That may seem as if it's just mirroring how people feel more generally about Trump. But if you look closer, the negative views of his Puerto Rico response lie in stark contrast to reviews of him on other hurricanes and the tragedy in Las Vegas. Trump gets positive marks on Hurricane Harvey in Texas (57 percent say his administration has done enough, vs. 27 percent who say it hasn't), Hurricane Irma in Florida (57 to 26) and the massacre in Las Vegas (50 to 34).
In other words, people are willing to see the good in Trump's responses, but they just aren't seeing it on Puerto Rico.
And Thursday's tweets will probably only exacerbate that. Undergirding the sense that the administration hasn't come through in Puerto Rico is the belief that Trump simply doesn't care about the heavily Hispanic U.S. territory. Asked whether Trump “cares about the problems facing Puerto Rico after Hurricane Maria,” a majority — 52 percent — say he doesn't, while just 43 percent say he does.
Another way of looking at how troubling this should be for the administration is the comparison to Hurricane Katrina — the last major hurricane to see a botched federal response and cost the sitting president dearly.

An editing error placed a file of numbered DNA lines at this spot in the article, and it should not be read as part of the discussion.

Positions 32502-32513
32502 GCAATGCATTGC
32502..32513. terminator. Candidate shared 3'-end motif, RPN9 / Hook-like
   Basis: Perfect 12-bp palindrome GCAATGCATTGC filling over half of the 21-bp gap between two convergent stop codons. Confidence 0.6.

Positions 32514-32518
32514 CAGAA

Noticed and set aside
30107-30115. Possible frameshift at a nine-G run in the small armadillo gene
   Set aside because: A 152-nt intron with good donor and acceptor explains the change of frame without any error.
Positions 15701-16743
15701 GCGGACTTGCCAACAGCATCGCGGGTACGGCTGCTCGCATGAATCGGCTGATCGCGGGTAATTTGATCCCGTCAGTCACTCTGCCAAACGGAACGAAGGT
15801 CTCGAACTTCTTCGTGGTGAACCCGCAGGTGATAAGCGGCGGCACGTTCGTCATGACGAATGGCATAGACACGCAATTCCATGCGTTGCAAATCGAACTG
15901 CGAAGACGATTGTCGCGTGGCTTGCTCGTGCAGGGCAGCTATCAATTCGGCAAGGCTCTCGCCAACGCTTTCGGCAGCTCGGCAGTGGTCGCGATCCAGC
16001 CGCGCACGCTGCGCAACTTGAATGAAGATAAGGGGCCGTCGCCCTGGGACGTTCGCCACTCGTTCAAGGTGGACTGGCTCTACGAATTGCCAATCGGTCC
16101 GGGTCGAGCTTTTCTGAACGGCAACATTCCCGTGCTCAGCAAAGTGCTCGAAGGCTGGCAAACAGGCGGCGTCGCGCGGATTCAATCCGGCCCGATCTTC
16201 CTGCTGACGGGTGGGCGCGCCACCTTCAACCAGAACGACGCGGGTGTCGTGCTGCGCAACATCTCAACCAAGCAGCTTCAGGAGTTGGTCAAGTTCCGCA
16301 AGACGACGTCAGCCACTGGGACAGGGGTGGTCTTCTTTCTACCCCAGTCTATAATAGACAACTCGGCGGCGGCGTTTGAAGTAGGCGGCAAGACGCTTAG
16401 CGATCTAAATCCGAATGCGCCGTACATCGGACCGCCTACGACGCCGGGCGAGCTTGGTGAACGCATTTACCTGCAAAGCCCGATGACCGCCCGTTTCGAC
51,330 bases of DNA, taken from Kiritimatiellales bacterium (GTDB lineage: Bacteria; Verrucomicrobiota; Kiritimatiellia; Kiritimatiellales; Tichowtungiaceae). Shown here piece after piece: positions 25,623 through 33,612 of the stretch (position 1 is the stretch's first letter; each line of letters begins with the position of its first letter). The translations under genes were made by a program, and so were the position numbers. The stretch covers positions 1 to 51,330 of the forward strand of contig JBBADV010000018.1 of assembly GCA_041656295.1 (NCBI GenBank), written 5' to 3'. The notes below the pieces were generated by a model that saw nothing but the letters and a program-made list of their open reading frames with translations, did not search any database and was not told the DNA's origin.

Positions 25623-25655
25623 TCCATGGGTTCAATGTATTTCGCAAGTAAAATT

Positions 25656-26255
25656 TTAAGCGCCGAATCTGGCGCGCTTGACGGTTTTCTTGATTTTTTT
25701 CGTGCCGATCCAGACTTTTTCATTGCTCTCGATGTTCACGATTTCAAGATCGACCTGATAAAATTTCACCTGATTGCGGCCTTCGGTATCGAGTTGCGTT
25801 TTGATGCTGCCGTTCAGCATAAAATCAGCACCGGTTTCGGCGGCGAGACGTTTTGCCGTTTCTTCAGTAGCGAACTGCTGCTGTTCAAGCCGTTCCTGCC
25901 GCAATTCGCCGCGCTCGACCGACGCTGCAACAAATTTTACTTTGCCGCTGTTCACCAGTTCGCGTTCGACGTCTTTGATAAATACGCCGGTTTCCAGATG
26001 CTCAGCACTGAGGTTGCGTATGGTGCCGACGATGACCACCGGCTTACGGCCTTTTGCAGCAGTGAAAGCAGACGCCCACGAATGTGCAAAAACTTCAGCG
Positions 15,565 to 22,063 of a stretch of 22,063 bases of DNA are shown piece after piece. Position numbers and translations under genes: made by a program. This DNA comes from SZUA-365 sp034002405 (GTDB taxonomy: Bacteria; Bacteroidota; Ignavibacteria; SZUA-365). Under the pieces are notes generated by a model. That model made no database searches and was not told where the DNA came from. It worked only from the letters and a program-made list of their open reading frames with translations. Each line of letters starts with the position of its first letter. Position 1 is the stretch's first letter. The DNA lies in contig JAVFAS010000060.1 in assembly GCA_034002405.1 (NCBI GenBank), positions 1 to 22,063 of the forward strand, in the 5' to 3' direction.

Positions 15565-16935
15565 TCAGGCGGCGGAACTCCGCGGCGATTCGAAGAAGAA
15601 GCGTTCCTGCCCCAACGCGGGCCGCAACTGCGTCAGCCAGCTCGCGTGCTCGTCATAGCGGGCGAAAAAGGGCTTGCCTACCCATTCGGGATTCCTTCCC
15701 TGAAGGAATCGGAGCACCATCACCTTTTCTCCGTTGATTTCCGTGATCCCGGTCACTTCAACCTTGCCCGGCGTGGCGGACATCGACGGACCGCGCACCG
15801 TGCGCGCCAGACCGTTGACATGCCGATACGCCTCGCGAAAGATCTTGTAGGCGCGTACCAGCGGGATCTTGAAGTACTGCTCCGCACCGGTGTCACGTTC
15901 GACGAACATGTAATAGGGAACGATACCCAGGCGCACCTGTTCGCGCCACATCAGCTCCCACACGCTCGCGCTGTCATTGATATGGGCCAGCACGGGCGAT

Those negative-10 and negative-16 net approvals are better than Trump's negative 19 at a similar juncture.
That's not to say Maria will become Trump's Katrina. As the president has helpfully pointed out, many more died in New Orleans in 2005. There is also plenty to play out when it comes to the federal response. In both cases, we perhaps didn't know the full scope of the devastation or the failings of the response just three weeks on. And Puerto Rico certainly hasn't resonated immediately with the American people as Katrina did, perhaps partially owing to its status as a U.S. territory and not a state.